What’s new?Winging The Deep; Blink To Click; Not Quite A Cup Of Tea; Stealth Drone Fighter; Efficiency Wave. Back To The 80s; Happy 20th, Linux; Silver Lining; Go North; Arm Helper. First In Space; Intergalactic Airport?; High Aspirations; Zebra Spotting; All Weather T-Shirt. Bendy Boat; Welcome To Africa; Tubular Wheels; Blue Food; Shoe Power.
Tech Universe: Monday 11 April 2011
- WINGING THE DEEP: Richard Branson’s company Virgin took to the air and space. Now the deep deep seas are their goal, with Virgin Oceanic. They’ve created a submarine that can withstand pressures of over 1,000 atmospheres and the extreme cold that feature at depths of up to around 9Km. They’ll survey the deepest trenches in each of the five oceans. The one-person carbon fibre sub uses a winged design, can operate for 24hrs unaided and can cruise at a max of 3 knots. Spectacular.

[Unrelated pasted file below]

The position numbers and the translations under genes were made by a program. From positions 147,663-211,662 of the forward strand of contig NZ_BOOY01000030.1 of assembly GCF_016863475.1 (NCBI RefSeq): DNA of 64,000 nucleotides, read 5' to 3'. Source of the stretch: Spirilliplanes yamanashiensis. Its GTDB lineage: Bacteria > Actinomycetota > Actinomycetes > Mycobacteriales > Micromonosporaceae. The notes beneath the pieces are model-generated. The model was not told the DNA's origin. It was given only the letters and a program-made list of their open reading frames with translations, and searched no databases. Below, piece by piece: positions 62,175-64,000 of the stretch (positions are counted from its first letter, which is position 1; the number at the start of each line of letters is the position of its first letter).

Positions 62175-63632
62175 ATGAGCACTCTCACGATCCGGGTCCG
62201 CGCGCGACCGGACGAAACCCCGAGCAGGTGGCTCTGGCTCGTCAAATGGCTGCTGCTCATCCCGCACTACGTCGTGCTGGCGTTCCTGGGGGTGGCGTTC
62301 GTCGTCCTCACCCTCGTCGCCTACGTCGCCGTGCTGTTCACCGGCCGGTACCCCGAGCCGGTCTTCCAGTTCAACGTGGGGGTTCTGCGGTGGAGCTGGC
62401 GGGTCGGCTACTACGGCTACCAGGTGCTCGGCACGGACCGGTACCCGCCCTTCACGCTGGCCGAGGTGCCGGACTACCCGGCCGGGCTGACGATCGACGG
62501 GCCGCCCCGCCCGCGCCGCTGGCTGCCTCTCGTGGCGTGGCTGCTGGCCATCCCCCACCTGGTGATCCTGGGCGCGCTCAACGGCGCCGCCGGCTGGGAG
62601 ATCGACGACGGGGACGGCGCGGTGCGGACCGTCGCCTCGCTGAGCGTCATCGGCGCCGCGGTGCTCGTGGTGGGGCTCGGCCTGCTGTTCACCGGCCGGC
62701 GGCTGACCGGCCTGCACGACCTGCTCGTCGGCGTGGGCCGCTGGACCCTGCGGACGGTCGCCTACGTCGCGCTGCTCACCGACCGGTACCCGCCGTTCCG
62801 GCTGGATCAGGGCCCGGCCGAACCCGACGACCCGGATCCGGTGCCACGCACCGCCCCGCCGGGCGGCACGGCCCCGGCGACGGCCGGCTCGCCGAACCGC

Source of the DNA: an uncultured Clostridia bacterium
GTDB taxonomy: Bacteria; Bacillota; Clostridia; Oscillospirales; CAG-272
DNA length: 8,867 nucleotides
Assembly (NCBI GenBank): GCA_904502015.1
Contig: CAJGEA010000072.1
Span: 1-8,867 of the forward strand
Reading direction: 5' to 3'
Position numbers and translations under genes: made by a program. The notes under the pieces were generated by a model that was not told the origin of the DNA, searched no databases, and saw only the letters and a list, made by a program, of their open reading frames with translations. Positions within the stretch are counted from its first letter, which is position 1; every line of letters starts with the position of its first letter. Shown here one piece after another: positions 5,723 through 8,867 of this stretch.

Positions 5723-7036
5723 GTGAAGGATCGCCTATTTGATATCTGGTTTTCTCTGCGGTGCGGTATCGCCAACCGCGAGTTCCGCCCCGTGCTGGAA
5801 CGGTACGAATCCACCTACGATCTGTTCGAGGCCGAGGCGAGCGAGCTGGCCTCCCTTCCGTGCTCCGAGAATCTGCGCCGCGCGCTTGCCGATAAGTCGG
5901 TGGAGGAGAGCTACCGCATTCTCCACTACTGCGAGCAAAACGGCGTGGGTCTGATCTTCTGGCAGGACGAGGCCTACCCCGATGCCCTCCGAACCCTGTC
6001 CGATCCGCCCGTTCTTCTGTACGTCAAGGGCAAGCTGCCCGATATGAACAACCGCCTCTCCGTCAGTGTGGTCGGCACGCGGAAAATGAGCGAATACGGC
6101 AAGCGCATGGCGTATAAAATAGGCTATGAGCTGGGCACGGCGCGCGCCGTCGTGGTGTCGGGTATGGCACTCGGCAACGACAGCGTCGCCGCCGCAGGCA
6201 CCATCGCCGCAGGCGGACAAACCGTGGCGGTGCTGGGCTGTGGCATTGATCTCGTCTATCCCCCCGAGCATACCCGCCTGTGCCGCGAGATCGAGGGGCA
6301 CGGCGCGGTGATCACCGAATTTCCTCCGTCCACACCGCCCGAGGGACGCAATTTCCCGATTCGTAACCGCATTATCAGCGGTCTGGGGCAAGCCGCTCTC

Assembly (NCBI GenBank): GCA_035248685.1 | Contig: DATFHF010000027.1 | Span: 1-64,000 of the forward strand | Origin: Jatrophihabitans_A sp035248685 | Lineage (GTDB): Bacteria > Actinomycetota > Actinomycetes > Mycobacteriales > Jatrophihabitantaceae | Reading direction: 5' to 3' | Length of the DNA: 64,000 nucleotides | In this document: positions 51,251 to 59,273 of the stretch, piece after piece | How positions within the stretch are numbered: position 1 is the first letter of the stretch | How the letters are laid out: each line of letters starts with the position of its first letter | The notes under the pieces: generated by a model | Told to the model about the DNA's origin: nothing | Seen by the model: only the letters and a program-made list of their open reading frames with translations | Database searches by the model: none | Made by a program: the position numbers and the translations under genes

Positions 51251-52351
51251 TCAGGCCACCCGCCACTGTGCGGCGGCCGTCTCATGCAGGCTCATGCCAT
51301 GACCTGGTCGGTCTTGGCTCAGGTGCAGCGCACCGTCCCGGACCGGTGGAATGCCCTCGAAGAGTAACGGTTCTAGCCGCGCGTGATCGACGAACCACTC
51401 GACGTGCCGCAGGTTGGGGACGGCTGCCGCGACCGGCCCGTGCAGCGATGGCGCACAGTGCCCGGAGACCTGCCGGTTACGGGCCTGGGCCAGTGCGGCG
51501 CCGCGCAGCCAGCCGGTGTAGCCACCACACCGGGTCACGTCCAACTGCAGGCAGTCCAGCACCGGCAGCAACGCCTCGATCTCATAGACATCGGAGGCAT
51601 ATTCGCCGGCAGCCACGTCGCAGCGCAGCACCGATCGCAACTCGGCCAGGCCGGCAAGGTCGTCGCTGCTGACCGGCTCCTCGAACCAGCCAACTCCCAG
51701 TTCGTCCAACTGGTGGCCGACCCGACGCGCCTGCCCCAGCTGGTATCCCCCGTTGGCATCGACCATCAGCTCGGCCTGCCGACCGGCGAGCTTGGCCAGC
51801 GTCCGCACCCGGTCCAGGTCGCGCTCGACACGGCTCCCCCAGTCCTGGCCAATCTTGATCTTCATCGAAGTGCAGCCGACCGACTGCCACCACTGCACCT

- BLINK TO CLICK: The PCEye is a stand-alone eye control device for Windows PCs from Swedish firm Tobii. The device attaches to the monitor and can be calibrated for multiple users. A camera tracks eye movement then algorithms in the built-in processor translate that to control onscreen actions such as moving a cursor. Every advance like this is a good one.
- NOT QUITE A CUP OF TEA: Researchers at the UK’s University of Southampton are trying to help people rehabilitate after a stroke. They’ve developed 3 tactile devices that generate a realistic sense of touch and sensation. A vibration device gave a good sense of touch, a motor-driven squeezer device made people feel like they were holding something, and a shape memory alloy device with thermal properties made people feel like they were holding a cup of tea. They aim to use these to help people move beyond simple repetitive arm and hand exercises. That beats spilling hot tea all over yourself.